Prince Harry and Meghan Markle will marry in the historic, originally Catholic, chapel this Saturday.
To call the impressive Gothic edifice a chapel feels a bit of an understatement. St. George’s chapel is more on the “cozy” side for such a royal event, holding just 800 people, compared to the weddings of Harry’s brother William to Kate Middleton at Westminster Abbey, which seats 2,000, or his father Prince Charles’s marriage to Princess Diana at St. Paul’s Cathedral, which can welcome an impressive 3,500 guests.
Yet, the royal wedding gives us a rare opportunity to see this place of worship in all its glory.
A chapel steeped in history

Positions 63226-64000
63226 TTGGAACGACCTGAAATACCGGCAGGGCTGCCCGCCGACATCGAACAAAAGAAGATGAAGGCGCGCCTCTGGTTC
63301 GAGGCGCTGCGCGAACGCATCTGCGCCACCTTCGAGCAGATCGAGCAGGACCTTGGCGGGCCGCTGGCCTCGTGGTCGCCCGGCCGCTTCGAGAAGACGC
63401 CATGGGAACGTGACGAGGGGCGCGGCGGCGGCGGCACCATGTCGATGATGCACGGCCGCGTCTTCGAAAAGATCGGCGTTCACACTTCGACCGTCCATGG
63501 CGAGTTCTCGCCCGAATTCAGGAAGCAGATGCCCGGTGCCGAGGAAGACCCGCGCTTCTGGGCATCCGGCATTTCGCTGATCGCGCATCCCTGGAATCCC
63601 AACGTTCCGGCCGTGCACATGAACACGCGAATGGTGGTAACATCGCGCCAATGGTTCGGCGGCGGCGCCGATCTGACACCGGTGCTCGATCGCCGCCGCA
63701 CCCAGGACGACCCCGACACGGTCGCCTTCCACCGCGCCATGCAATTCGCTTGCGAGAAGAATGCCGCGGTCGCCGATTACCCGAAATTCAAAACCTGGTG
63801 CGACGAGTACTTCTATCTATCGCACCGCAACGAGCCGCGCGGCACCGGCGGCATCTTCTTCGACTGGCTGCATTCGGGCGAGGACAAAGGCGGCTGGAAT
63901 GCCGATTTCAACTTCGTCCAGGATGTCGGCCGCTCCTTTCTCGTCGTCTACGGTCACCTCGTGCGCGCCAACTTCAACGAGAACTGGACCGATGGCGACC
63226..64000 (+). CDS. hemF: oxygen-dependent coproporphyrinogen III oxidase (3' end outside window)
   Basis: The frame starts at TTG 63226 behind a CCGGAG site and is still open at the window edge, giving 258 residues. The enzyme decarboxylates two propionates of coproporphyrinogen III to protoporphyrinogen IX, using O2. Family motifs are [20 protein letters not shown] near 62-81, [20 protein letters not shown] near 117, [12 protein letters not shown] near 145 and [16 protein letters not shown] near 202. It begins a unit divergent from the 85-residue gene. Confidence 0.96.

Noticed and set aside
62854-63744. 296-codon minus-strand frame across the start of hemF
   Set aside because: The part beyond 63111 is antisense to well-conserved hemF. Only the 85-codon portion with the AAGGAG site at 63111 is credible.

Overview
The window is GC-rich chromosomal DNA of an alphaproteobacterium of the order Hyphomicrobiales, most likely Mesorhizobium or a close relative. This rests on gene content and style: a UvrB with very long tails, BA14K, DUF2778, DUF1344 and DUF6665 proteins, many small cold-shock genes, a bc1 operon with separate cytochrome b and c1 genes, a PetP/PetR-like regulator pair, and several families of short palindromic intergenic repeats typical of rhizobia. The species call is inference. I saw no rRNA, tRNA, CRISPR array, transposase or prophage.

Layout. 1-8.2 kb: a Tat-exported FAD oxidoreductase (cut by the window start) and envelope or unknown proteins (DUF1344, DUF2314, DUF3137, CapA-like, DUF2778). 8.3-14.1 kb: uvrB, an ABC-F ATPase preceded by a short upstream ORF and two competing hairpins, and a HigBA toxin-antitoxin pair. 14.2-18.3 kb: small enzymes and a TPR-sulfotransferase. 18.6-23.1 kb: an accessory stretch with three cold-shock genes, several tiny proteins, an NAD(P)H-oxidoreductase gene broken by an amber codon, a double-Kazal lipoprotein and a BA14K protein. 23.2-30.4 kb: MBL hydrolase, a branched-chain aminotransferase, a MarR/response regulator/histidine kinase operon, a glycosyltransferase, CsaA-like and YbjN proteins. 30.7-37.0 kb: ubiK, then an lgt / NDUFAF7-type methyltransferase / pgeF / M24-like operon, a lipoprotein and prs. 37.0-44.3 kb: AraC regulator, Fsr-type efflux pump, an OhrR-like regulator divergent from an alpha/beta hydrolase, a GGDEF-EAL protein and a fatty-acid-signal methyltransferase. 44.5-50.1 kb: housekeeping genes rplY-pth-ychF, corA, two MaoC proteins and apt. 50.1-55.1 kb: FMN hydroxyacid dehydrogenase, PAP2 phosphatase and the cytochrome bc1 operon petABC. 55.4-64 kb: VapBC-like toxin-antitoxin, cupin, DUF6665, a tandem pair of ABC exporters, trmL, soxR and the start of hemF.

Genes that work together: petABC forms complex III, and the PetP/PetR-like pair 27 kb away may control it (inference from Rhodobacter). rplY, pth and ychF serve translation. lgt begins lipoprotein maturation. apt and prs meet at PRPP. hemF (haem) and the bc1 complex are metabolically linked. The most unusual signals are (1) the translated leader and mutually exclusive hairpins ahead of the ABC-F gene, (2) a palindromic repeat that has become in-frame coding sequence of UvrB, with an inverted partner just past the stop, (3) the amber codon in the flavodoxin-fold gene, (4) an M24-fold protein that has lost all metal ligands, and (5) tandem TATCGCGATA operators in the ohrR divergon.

The chapel, located in the quaint town of Windsor, 22 miles from central London, was established in the 14th century under the reign of the Catholic king Edward III, when he founded St. George’s religious college at Windsor. The royal chapel underwent much work and expansion over the following centuries and was only completed when Henry VIII, the Tudor king renowned for his rejection of the Catholic Church and for his six wives, came to the throne. In fact the infamous king is buried in the chapel alongside his third and most beloved wife, Jane Seymour, who died in childbirth.